“Hearing loss doesn”t win many headlines. Nor does it win much time in the doctor’s office. But maybe it should. And perhaps maybe North American employers should be the first to listen up.”
I was passed this article from the McClatchy Washington Bureau about addressing “the dollar and sense of addressing hearingloss in the workplace.” It really appealed to me as I work with a company that manufactures the “Smartest Hearing Protection in the world’– Custom Protect Ear (CPE). CPE are known as the hearing conversation specialists that have been exploring ‘the business cost of noise’. Recently I have learned (and much to my surprise) that many companies bottom line is directly attributed to safety & health program initiatives. After looking at the stats I was surprised to find that $310 per year/per employee are put toward hearing conservation programs and that does NOT include the other costs of noise, which happens to be another $3,750 per employee/per year more. Click here to see the calculation.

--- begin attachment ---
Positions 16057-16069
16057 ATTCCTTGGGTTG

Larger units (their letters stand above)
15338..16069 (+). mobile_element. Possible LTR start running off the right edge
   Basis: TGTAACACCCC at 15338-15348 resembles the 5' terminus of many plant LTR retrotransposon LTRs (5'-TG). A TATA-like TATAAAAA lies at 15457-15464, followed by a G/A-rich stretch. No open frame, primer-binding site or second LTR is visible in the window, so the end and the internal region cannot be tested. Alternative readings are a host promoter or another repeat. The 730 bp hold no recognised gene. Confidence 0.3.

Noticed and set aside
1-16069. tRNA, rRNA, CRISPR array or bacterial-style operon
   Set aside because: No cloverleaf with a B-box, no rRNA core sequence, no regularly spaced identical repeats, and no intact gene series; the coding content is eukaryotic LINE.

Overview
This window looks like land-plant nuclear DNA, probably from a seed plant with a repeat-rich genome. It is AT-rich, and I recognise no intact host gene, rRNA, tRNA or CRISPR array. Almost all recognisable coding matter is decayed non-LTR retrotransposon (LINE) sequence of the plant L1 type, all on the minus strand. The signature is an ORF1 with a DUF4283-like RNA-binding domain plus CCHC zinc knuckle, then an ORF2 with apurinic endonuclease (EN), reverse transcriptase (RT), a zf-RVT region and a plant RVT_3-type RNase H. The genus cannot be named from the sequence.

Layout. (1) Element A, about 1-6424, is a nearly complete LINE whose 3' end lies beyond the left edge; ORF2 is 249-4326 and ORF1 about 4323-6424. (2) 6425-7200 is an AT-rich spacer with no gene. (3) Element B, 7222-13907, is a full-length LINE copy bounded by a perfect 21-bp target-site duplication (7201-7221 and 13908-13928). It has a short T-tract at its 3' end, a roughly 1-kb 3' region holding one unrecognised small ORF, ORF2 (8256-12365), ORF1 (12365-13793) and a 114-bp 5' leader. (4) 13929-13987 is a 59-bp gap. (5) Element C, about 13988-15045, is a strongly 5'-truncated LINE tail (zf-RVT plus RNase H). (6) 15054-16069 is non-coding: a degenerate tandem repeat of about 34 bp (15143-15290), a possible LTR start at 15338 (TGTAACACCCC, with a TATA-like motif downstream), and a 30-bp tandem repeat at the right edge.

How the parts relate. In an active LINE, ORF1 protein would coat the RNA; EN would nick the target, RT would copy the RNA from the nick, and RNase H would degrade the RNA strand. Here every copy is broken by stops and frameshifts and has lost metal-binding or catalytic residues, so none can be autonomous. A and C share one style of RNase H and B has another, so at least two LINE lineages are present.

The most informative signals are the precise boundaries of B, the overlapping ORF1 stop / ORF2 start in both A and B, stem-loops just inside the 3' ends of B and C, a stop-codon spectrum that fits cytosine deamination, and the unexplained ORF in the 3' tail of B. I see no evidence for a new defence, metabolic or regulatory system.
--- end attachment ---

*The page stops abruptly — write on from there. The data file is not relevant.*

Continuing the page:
Who Should Care about Hearing Loss in the Workplace
Until recently I have found that the concern of hearing loss has always been taken lightly by many companies. I mean – when it comes to health and safety many companies are concerned the individual and its surroundings; like being safe around heavy operating machinery, wearing proper eye protection around certain machines, wearing hard hats in construction zones etc, but really how often do you hear about protecting your hearing in the noisy environments? I do see there is a shift happening where companies are seeing the long term effects of being exposed to a noisy workplace. That is why this is great to those dedicated to taking an interest in protecting your hearing. It is often one of the five senses we take advantage of, but really, we should t hink twice about. So as June is National Employee Wellness Month, I encourage all employees, thought leaders, influencers and companies recognize the “benefits that hearing health and proper hearing health care bring to both the employee and to the company’s bottom line. Making hearing health an integral part of North America’s workplace wellness programs simply makes good business sense.”
See Full Article on Hearing Loss in the Workplace: